If I am this small and this weak and getting weaker then why is everyone so afraid of me?
I see it all the time – like I’m some kind of alien species, like I am a dangerous woman.
Like I am a woman.
I always liked the bad girls. Rahab in the bible story, she was a proper whore, or Snow White’s wicked stepmother, or Cruella DeVil, or more recently Courtney Love, so I kind of like the idea of being a bad girl. Only I am also a chicken, a good girl who gets good grades who always eats all the left overs and all the scones and all the pudding and if you take her out for ice cream will always eat all the ice cream too and so I am not good at being the bad girl and even now I feel a little uncomfortable with people thinking I am and making the faces they do and even writing the word fuck as many times as I have here is also making me feel like I should rub it out but I will not because no one is going to read it anyway, it’s an exercise for him but tenner bet, he puts it in my file and pours himself another glass – I am a regular little cynic.
Only I am talking about myself in the wrong tense, I was a good girl. I am now this dangerous thing. At college, when I try to walk up the stairs, tried until two weeks ago to run cos there was still stuff to run off, I was still on 47 calories of fromage frais a day, they look at me with these big eyes and I hear them say stuff like she’s disgusting and the other day one of them told me right to my face, which was brave I guess, that I made her feel sick. No bad thing I wanted to say but didn’t.
I reckon it’s something else.
I think they are scared of me.
He said if I can get better from this and it’s a big if, if I can get better from this, then I’ll be stronger than anyone else.
That means I am dangerous, if I am stronger than them, it means I am not like them.
I know things a 17-year-old shouldn’t. I know I am eating my brain, and my heart and my lungs probably too, my bones certainly. I know chances are I won’t ever have kids, I know I’m fucking it all up, all the time. What I don’t quite know is why I’m doing this, or how long I have to do it for. I don’t know if I’ll get out of it alive. I don’t even know if I’m doing it to myself, or if it’s doing it to me.
I don’t know either if it’s inside me. See, they gave me the collective noun, does that mean I have it, and so can get better with no traces of it left, or does it mean it’s in me, and so I am it. If I am it, can I escape it? And which is worse, to be it or have it? My mind cannot think straight, does not know how to tell better from worse.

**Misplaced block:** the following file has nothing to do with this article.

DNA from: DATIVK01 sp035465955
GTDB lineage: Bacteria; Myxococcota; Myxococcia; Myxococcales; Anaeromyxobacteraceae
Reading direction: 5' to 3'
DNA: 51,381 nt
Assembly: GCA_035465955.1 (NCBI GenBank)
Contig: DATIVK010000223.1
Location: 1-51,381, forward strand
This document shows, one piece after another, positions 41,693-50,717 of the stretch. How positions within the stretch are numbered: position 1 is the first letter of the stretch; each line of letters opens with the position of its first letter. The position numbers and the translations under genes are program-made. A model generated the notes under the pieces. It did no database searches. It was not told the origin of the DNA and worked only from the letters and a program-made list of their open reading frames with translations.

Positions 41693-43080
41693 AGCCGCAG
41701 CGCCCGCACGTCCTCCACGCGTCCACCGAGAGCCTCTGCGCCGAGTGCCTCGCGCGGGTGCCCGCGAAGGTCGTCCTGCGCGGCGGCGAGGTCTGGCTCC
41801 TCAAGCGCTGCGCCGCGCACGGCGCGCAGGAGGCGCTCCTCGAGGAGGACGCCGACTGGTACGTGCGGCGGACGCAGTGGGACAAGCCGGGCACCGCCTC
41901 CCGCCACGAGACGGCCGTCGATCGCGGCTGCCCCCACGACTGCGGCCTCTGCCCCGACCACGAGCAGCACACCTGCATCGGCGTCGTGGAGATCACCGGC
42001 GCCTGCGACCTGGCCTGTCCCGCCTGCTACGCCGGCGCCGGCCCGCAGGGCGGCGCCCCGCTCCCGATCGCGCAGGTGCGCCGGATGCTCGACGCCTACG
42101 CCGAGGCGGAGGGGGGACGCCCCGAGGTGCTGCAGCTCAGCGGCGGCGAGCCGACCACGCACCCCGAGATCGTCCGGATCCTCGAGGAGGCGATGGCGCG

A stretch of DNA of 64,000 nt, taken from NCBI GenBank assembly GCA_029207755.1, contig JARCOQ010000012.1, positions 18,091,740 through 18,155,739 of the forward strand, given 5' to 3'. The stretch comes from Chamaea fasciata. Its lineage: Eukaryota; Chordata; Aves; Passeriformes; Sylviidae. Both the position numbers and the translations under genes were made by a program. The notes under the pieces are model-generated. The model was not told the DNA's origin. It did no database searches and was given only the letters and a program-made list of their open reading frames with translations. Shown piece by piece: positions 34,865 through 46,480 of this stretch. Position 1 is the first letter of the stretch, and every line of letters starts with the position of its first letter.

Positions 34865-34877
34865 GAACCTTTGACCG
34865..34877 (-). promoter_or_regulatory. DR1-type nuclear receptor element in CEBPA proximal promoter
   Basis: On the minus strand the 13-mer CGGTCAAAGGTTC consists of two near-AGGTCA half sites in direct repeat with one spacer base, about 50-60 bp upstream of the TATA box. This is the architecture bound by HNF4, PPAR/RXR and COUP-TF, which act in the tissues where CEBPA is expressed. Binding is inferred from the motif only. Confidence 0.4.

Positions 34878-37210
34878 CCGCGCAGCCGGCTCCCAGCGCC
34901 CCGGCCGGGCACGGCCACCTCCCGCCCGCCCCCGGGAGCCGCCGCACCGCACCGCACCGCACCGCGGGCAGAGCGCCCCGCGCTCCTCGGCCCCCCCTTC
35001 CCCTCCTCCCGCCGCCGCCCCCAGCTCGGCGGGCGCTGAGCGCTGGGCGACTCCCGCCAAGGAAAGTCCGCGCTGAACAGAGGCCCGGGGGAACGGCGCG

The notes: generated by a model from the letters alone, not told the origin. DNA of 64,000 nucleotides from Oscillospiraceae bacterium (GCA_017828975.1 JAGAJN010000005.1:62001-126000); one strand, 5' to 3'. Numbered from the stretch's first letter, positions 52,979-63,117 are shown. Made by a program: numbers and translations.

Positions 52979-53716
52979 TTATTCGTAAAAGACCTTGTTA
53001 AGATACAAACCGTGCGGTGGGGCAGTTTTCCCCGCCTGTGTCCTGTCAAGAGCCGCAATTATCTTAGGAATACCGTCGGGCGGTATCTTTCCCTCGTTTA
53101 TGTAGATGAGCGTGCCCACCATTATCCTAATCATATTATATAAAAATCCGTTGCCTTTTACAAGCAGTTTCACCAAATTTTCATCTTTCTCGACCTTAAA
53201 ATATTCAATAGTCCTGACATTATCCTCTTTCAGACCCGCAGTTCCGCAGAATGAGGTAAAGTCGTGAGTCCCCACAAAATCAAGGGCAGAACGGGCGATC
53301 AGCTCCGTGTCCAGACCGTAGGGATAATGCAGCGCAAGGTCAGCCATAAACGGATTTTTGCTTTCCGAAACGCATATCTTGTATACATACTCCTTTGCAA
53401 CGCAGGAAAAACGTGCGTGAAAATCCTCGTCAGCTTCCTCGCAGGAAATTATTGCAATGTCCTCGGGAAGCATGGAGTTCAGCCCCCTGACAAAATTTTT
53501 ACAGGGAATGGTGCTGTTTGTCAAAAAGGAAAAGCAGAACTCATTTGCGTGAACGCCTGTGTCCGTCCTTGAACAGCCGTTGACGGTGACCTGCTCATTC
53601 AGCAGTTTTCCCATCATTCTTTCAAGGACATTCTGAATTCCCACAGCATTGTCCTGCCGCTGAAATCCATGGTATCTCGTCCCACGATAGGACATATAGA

They are scared of me, for my strength, my otherness, the way my bones poke my flesh, they are scared because I walk around looking already dead, looking like we all will one day. I see it when I look in the mirror, I am something else than I was before. They are scared because they know they are weak and my danger lies in my strength, in my being less and more than they are.
Maybe they are scared because I am all skin and bone and hip bones that touch the wall before any other part of me does, maybe they are scared because I am already more woman than they are with their curves and painted on eyebrows because I am beginning to understand all you are is the story you make yourself be. Right now, I am this story, and if I get out of this one, one day maybe my brain will grow back the lost third and my heart might stop jumping around so much, and maybe then I’ll turn myself into another story.
That’s why I’m dangerous. Because I’m getting to the heart of what it means to be alive by being nearly dead. Maybe that’s why they look at me like they hate me, why they tell me I make them feel sick, why they tried to stuff a sausage roll in my mouth. Maybe it’s their lack that turns my sickness into a thing of great danger.
Or maybe, it’s just that I look weird, because I do. I look like the kid outside the bakers with no change to spare. I look like the photos from when they liberated Auschwitz, where he says they behaved the same way, because starvation becomes a pathology of its own, which my mother and grandmother do not believe. They say, I have made this up, it is another of my manipulations.
But until I am ready to embrace the next incarnation, I will stay close to the flame, until I am ready to spread my wings I will keep myself shuttered up.